The competent school leader can profoundly influence the curriculum. Their use of positional and personal power, authority, and persuasion as an administrator can largely define the curricular program. It is vital then that school leaders know, and have clearly set in their minds, the essentials of being a school. Those essentials include:
Three simple things: reasonably coherent curriculum (what we teach); sound lessons (how we teach); and far more purposeful reading and writing in every discipline, or Authentic Literacy (integral to both what and how we teach). But as numerous studies demonstrate, these three essential elements are only rarely implemented; every credible study confirms that they are still pushed aside by various initiatives, every year, in the majority of schools.
Therefore, the competent and trusted leader focuses all the resources available to them, including their positional and relational power, to be sure all stakeholders understand the curricular program is the essential priority of what makes their school a school. Without a high level of commitment, focus, and resource designation to the curricular program, their operation is not essentially a school. This ability to rally all stakeholders around the school’s central function and work is dependent on the school leader clearly defining and demonstrating Competency in their knowledge of curriculum, instruction, and assessment practices. This requires the ability to communicate the curriculum clearly and concisely to stakeholders.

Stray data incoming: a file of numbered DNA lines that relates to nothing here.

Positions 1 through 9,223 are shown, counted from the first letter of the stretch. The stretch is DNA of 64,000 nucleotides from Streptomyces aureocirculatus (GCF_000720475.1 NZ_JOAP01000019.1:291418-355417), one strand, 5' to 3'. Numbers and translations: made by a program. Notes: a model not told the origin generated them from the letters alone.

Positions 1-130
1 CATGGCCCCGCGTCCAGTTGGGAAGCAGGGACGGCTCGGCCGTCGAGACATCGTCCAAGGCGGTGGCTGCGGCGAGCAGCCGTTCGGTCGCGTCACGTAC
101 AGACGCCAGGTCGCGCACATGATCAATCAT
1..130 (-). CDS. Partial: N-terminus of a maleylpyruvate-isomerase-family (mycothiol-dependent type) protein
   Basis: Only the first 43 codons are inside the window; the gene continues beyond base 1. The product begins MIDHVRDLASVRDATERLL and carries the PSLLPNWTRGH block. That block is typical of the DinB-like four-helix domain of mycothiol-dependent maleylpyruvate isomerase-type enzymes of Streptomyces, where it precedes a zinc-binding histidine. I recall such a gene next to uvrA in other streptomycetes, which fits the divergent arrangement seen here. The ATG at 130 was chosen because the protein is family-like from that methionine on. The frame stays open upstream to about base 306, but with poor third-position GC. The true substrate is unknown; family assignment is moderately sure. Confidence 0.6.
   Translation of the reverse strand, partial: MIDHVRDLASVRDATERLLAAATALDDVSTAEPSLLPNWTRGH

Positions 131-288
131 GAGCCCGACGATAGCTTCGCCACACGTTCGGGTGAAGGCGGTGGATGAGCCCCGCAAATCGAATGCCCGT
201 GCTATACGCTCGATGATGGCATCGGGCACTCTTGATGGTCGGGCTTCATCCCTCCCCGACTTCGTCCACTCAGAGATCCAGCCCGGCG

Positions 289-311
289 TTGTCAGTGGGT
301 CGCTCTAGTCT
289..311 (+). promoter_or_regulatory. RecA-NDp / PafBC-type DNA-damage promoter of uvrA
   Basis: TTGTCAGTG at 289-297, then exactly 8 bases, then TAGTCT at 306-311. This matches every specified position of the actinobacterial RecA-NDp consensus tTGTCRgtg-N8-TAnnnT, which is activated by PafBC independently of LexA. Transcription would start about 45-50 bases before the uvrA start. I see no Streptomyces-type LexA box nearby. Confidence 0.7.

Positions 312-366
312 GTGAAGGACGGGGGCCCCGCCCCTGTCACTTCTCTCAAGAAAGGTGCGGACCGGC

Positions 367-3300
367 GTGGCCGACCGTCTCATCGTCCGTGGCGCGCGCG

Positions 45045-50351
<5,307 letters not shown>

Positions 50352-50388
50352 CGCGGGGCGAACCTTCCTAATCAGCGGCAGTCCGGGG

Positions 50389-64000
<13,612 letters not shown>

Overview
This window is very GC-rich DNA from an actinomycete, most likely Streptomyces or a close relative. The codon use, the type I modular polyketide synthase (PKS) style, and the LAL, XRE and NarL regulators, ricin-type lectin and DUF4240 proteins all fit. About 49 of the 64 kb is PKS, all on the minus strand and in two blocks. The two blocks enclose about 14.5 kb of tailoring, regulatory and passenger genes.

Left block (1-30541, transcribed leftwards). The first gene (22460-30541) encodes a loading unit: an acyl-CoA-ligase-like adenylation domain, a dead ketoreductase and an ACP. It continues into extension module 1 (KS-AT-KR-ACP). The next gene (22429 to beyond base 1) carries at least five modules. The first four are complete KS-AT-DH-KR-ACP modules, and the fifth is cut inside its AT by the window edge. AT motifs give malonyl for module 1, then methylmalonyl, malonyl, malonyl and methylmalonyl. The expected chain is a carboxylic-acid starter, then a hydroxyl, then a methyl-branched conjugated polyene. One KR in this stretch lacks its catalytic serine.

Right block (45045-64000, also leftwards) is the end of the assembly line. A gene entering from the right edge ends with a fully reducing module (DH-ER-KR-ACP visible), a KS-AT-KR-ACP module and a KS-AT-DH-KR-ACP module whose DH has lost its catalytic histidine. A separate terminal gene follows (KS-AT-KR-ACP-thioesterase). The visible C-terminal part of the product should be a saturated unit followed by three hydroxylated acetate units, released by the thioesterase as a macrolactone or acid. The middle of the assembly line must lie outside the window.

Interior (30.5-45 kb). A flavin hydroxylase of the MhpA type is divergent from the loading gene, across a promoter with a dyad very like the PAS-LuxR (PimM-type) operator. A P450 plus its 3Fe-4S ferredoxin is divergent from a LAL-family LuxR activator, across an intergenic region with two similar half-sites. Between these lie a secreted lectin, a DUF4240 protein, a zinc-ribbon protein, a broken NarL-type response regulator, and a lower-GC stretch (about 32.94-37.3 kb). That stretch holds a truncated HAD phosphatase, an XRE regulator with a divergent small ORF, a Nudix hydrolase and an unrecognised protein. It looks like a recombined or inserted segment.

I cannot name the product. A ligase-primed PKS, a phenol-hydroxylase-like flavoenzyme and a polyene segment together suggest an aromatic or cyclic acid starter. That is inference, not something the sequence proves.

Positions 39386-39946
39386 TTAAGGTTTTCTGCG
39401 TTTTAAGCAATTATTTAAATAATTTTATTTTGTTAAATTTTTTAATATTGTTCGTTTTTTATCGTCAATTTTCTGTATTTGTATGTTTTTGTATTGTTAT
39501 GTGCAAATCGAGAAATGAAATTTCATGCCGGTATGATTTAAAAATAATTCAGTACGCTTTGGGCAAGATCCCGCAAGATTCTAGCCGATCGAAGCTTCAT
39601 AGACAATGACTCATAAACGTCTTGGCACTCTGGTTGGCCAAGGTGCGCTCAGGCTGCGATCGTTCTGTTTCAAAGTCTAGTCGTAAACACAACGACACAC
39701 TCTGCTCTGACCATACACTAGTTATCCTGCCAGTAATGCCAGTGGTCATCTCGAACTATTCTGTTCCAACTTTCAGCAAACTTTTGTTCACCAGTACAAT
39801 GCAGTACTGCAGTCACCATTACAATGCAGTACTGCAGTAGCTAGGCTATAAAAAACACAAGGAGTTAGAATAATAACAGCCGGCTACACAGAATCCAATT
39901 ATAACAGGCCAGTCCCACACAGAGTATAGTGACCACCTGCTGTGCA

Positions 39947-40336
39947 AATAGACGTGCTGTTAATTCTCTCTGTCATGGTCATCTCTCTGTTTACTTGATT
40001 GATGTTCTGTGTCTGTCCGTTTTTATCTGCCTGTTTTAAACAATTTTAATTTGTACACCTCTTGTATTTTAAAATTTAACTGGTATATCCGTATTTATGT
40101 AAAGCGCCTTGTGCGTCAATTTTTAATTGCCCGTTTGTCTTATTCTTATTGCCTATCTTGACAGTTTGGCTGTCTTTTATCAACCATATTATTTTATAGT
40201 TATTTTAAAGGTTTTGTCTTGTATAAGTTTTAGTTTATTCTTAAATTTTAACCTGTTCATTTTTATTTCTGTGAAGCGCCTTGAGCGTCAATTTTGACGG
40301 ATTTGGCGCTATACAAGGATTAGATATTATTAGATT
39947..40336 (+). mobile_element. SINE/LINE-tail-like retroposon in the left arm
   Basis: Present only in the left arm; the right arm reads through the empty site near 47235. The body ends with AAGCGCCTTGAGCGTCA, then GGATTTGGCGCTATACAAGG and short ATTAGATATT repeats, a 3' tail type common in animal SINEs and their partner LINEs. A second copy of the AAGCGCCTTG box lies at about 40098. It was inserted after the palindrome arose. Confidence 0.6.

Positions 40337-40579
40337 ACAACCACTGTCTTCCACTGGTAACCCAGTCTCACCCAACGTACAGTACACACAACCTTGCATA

Formulating a concise definition of curriculum can be challenging. It may be said the curriculum of a school is all about the means and the materials; but even that simple statement begs for more definition and unpacking. Typically, curriculum is defined by categories or disciplines offered. There has been debate for centuries on what should be included and what categories of study should possess the highest level of importance.
In Medieval Europe, curriculum focused solely on grammar, rhetoric, and logic (aka the trivium). As the years passed, the quadrivium was added to include arithmetic, geometry, music, and astronomy. These seven core subjects are still very much the foundation of a liberal arts education. However, identifying the core subjects does not represent the full curriculum – included within the means and materials are extracurricular activities and clubs, athletics, performance groups, student government, and more. Some would argue that any planned learning experience is part of the school’s curriculum, and others would include even the unplanned. It is the very nature of good teaching and instruction to take advantage of every opportunity for student learning.